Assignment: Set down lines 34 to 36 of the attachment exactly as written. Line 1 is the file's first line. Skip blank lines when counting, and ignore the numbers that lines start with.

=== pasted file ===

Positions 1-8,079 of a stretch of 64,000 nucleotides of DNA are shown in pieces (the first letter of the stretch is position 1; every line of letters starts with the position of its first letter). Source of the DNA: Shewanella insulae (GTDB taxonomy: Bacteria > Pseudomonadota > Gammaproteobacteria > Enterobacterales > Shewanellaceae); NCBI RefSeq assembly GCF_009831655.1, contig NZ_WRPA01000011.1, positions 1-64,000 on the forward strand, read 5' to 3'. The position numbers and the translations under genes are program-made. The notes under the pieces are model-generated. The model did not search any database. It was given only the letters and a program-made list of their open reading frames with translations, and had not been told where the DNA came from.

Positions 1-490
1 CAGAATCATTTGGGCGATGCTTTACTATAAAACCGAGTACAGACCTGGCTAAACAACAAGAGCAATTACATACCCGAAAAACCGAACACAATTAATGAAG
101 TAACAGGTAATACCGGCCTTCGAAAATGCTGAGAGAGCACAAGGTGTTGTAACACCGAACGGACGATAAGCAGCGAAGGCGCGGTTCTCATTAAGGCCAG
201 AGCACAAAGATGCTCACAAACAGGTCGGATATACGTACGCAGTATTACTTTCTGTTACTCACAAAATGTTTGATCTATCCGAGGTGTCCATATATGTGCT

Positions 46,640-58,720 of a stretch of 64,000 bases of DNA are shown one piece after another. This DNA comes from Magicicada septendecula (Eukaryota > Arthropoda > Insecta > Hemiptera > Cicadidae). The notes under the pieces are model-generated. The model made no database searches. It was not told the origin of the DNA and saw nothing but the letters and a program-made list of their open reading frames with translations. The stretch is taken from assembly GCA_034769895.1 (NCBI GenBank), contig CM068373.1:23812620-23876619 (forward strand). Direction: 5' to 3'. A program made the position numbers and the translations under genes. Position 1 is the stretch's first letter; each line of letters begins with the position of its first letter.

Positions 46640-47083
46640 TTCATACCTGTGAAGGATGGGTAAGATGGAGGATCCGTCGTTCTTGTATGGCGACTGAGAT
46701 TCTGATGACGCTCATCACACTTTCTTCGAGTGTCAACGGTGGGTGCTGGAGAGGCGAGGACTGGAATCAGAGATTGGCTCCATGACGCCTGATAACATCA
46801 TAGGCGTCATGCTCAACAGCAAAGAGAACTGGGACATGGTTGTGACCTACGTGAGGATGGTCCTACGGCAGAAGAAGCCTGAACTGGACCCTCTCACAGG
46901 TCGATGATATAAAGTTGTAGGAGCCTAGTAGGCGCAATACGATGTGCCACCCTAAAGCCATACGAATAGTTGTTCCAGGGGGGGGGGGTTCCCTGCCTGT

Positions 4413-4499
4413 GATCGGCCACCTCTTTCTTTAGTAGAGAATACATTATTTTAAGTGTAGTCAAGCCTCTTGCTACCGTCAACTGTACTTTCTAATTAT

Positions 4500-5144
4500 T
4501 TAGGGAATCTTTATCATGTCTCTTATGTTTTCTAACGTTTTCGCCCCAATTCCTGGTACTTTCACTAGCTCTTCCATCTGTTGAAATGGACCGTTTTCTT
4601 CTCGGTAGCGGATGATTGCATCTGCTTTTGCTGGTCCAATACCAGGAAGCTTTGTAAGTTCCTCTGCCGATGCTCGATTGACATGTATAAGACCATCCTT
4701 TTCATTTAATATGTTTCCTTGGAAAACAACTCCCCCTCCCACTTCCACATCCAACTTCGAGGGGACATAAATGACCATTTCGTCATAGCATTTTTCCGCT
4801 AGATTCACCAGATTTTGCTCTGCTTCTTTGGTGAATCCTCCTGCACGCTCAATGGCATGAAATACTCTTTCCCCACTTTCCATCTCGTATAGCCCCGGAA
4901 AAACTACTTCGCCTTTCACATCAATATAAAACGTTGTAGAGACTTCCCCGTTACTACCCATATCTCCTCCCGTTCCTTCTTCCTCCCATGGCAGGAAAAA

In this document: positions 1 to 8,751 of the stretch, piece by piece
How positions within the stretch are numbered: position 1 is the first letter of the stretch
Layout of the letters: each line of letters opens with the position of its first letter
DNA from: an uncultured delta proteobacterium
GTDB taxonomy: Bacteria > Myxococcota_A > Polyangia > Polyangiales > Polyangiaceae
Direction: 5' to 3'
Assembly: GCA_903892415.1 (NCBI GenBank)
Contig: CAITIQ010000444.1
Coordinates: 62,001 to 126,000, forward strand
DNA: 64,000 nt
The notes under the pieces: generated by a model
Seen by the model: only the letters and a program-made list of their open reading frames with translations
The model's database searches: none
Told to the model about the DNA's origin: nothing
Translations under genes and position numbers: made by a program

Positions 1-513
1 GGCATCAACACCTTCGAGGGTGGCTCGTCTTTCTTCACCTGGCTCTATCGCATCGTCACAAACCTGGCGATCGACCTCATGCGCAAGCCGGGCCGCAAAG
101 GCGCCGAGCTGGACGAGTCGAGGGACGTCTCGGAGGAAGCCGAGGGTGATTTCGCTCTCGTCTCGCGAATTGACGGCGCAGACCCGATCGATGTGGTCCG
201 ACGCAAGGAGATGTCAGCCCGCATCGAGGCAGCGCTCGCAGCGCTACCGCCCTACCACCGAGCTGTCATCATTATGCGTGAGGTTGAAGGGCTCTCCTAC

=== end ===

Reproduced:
Told to the model about the DNA's origin: nothing
Translations under genes and position numbers: made by a program

Positions 1-513